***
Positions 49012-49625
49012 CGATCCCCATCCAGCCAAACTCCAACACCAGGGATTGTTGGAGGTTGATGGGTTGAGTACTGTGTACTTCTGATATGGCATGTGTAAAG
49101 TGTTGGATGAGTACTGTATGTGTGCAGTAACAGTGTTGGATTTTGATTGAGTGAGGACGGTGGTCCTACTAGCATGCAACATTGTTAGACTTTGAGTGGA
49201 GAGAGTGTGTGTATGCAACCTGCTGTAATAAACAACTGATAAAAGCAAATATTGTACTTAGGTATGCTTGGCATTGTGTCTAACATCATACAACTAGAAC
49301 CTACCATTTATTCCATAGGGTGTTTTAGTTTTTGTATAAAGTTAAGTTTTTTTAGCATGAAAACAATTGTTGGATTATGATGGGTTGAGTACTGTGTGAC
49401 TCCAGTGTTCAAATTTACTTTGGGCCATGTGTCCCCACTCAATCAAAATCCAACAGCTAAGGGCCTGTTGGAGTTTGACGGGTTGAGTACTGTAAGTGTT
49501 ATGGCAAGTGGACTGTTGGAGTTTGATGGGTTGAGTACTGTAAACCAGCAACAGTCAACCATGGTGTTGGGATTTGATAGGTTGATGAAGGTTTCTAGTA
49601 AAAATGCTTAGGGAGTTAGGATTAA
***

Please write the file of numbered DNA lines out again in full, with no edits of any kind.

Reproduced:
Positions 49012-49625
49012 CGATCCCCATCCAGCCAAACTCCAACACCAGGGATTGTTGGAGGTTGATGGGTTGAGTACTGTGTACTTCTGATATGGCATGTGTAAAG
49101 TGTTGGATGAGTACTGTATGTGTGCAGTAACAGTGTTGGATTTTGATTGAGTGAGGACGGTGGTCCTACTAGCATGCAACATTGTTAGACTTTGAGTGGA
49201 GAGAGTGTGTGTATGCAACCTGCTGTAATAAACAACTGATAAAAGCAAATATTGTACTTAGGTATGCTTGGCATTGTGTCTAACATCATACAACTAGAAC
49301 CTACCATTTATTCCATAGGGTGTTTTAGTTTTTGTATAAAGTTAAGTTTTTTTAGCATGAAAACAATTGTTGGATTATGATGGGTTGAGTACTGTGTGAC
49401 TCCAGTGTTCAAATTTACTTTGGGCCATGTGTCCCCACTCAATCAAAATCCAACAGCTAAGGGCCTGTTGGAGTTTGACGGGTTGAGTACTGTAAGTGTT
49501 ATGGCAAGTGGACTGTTGGAGTTTGATGGGTTGAGTACTGTAAACCAGCAACAGTCAACCATGGTGTTGGGATTTGATAGGTTGATGAAGGTTTCTAGTA
49601 AAAATGCTTAGGGAGTTAGGATTAA